-mathematical language 'About three spans wide and two spans tall' this reflects the social differences in London as Hardy was socially inferior to Emma, so Emma's lexicon would have been of a higher degree.

-satirical language 'Idea to you of a real love-rhyme?' the use of questions mark suggests that Emma is mocking Hardy for he loved poetry and nature more than her as he didn't take good care of her when she was living.

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Under the Waterfall

Literal devices:

-rhyming couplets establish a childish tone and create a youthful atmosphere and represent at the time there was unity between Emma and Hardy.

-onomatopoeic diction on lines 13-16 such as 'peaces' and 'speaks' creates rhythm to illustrate the sounds of the waterfall.

-sibilance used throughout the poem shows their romance

-lots of caesura to create dramatic tension and create rhythm in the poem to reflect a waterfall and to show elation.

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The Convergence of the Twain

Plot:

This poem is about fate and man's destiny. both of which we have no control over Hardy presents these conceptions by focusing on the Titanic as it shows how the crew had no control over what was about to happen.

Notice the epigraph (Lines on the loss of the Titanic) is used to show that the poem is about the Titanic.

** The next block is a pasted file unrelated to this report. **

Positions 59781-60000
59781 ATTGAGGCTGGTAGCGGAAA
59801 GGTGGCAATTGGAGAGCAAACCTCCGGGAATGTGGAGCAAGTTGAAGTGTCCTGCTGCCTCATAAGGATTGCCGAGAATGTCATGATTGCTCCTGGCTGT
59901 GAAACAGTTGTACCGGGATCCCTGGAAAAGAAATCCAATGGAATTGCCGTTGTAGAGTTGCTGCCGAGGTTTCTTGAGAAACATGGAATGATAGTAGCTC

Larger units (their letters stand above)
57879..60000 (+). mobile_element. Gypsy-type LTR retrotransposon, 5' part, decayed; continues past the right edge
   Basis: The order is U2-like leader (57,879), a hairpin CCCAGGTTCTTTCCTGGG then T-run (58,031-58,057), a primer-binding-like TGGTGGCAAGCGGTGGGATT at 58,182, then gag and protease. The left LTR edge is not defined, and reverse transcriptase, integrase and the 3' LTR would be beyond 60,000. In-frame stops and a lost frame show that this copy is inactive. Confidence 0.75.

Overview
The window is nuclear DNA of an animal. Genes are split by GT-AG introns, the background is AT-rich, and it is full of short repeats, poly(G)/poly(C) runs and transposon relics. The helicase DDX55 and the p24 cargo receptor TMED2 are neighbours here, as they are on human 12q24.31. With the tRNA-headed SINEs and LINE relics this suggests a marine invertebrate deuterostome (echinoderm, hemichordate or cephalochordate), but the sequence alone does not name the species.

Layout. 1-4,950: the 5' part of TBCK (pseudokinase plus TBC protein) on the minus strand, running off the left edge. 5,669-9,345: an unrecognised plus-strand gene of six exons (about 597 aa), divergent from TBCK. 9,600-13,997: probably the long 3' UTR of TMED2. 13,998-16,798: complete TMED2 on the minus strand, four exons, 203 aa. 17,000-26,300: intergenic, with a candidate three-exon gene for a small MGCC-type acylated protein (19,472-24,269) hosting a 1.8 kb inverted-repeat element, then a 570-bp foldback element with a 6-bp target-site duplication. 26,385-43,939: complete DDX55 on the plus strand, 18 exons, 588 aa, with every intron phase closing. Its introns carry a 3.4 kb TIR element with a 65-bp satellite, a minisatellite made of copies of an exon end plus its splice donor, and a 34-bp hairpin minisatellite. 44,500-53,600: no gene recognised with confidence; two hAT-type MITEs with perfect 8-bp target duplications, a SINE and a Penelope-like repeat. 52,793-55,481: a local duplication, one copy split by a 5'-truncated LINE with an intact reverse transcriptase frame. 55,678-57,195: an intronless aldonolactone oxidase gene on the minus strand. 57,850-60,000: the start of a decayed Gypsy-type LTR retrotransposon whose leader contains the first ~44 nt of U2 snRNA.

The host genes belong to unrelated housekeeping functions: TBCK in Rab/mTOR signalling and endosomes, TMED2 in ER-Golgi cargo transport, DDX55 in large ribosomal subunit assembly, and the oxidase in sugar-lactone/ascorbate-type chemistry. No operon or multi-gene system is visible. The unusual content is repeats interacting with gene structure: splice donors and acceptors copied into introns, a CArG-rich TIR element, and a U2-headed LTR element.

He starts by talking about the scene of the Titanic at the bottom of the sea and how strong she is. Then becomes ironic because the builders of the Titantic took no safety provisions and now only sea worms can admire the Titanic.

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The Convergence of the Twain

Form:

-Hardy uses concrete poetry to show the movements of the waves and the collision causing the Titanic to sink.

-simple narration

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The Convergence of the Twain

Structure:

-tercets, stanzas consisting of three lines

-uses roman numeral to show the chnrological events that lead to the inevitable loss that is the Titanic

-the AAA rhyme scheme shown in each verse creates a lack of freedom seen by the crew because each stanza has the same rhyme scheme this shows how Hardy was devstated to hear about the Titanic.

- uses little caesura to create dramatic tension because it means the reader must read the poem with speed suggesting that the collision occured very quickly.

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The Convergence of the Twain

Language:

-satirical language 'And query: 'What does this vaingloriousness down here?' this suggests that Hardy is mocking the builders of the Titanic because they did not make any room for safety provisions and now only sea worms can admire it.

-luxury adjectives such as 'smart' and 'salamandrine' these suggest that the Titanic was meant to be unsinkable however once fate deals her cards she does not distinguish between the rich or the poor.

-hyperbolical language 'salamandrine fires' are used to create imagery that the ship was a undestrictable design of modern technology, also it suggests that the ship is omnipotent and can defy fate.

-philosophical language 'The Immanent Will that stirs and urges everything' are used to sh a force, that commands the collision punishing "human vanity" by sinking mankind most prized creation.

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The Convergence of the Twain

Literal Devices:

-alliteration 'Gaze at the gilded gear' the alliterate g shows how beautiful the Titanic was and how horrifying it was to see it sink, also it shows that it was inevitable because God had already decided this is seen by 'grace'.